The number one thing I am always being asked by customers and co-workers is how do I configure and make good looking Visio Dashboards? What are some tips, tricks and things to remember? So I’ve thought I would put a few things here for everyone.
If you do not have the Pre-Requisites then I suggest the following; these are my to go blogs when I configuring my SharePoint Server, SCOM and Visio.
Nathan Olmstead – Creating a Visio Dashboard and Publishing To SharePoint
Tim McFadden – Creating SCOM 2012 Dashboards Using Visio 2010 or Visio 2013
Kevin Holman – Publishing SCOM 2012 Dashboards to SharePoint
Things to know ahead of time, the more data you put into the dashboard, the more data that has to be pulled from the ‘OperationsManager’ database. Other things to think about as well, how many people have the dashboard open at once, what is the refresh rate of the dashboard as well as what are the available resources in the environment that might slow or prevent the dashboard from refreshing. You should Also know that some of the stencils don’t really work so good when you are building dashboards, I try to stay away from stencils, but if I need to use them I will place them in a shape and not link it to anything; only the shape gets linked. Like so:
Usually I plan how the dashboards are going to look, I want to make sure that they uniformed, nice, and clean. identify who is going to be the audience that will be using the dashboards? I start with the “Page Settings” in Visio, and build out the Background I want every page to use. You can have more than one background in Visio to choose from. Every page will use the background I created. For this post I am using a theme from Power Point, that I screenshot and pasted it to my Visio Background page. I’ll apply my background and any other visual information I want to display on each page. For this blog, I will be using this as my template.
Next, I build out my Main Page that I would like to show the higher ups. There is not much details here other than listing each technology being monitored in Operations Manager. Most of the shapes are linked to a Distributed Application that I have built a head of time so that each system reports as a service. The only ones I don’t have to create are the Active Directory and Exchange, and a few other that came with the management packs. Here is what my main page looks like right now with nothing linked to the shapes.
If I don’t need a Main page like the one above but would like to have one build for each team like Active Directory, I could take a page out of Nathan Olmstead blog and create a page like this:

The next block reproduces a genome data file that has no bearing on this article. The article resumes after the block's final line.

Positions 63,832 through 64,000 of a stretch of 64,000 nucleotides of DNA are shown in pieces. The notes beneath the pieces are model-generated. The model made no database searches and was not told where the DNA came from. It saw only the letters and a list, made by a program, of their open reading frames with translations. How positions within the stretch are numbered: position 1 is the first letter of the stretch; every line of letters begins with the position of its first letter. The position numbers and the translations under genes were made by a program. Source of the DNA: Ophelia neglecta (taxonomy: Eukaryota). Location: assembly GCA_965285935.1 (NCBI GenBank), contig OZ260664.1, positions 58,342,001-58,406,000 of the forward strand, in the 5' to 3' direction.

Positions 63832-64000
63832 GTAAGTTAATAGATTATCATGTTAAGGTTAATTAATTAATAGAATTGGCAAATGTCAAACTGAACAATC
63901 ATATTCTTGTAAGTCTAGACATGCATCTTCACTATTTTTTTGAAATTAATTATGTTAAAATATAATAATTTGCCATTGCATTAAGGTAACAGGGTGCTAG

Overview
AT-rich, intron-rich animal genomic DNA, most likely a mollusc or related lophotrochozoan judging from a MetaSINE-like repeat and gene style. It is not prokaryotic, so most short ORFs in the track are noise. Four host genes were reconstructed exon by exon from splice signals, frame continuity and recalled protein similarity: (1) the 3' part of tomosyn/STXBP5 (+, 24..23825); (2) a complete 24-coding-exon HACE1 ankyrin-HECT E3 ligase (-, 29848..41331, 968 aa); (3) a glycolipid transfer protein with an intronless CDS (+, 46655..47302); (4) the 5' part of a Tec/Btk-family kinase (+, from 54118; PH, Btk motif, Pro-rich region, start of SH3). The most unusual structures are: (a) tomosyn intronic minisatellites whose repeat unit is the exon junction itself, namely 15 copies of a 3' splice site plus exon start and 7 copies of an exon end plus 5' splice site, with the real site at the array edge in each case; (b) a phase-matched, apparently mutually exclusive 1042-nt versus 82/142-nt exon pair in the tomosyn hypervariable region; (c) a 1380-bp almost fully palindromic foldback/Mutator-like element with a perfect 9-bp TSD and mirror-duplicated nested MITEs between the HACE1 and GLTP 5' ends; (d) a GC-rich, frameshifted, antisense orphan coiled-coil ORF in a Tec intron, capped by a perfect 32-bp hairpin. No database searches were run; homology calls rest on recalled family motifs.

Next I want to link each shape to an object, So I will link the Main Page to a distribute Application and the Active Directory page I’ll link to individual objects. Hopefully everyone knows how to do this part, if not I’ll blog on how this is done. After you finish, your dashboard will start to look like this:
For the Maintenance Mode shape, I am linking the Windows Server name to each shape.
Let’s make it pretty now; we will need to modify the Data Graphic; by default there are three or four available data graphics already listed. Do Not modify these at all, these should remain your templates to reference as needed. if you make modifications and lose track how to get back, you might not be able to recover the defaults without starting new drawing or unless you know Visio really good. I would recommend right clicking on the ones you want to mimic and Duplicate it. You can do this many times and only edit the duplicates.
Once you duplicated the ones you want to modify, right click and edit the data graphic of the duplicate you made.
Edit each of the data field you want to modify, and make sure that there is no two Data Fields that share the same Position. If they do share the same position, your graphics will be off because they can not occupy the same space of another.
Once you configured each of your data graphics the next step is to apply them to your shapes. Click and highlight each shape and apply the data graphic you want. Make sure that you provide a legend so everyone knows what each color and icon means what.
Above is what my dashboard looks like when a system is in Maintenance Mod or healthy. I am using a combination of icons and colors for each shape. By changing the data graphics a little bit the dashboard now looks like the below. I am just using colors except the Maintenance Mode shape, which is only using an icon.
(SME Team Dashboards)
(High Level Dashboard)
And there you, two dashboards that upper managers like and another that is functional for the Subject Matter Experts.
Here are some other ideas people over look as well.
1. Before you apply any data graphics to the drawing, you can save the image as a jpeg, then import into a topology dashboard and then identify all the objects in the drawing. You’ll need to move each of the objects to its location to complete. Now you have a topology view that will open up the same way each time someone opens it.
2. If you are hosting the dashboard on a SharePoint site, create a web view and link to the Visio page on the SharePoint site. I create a folder for all the dashboards were everyone can go to view their teams page.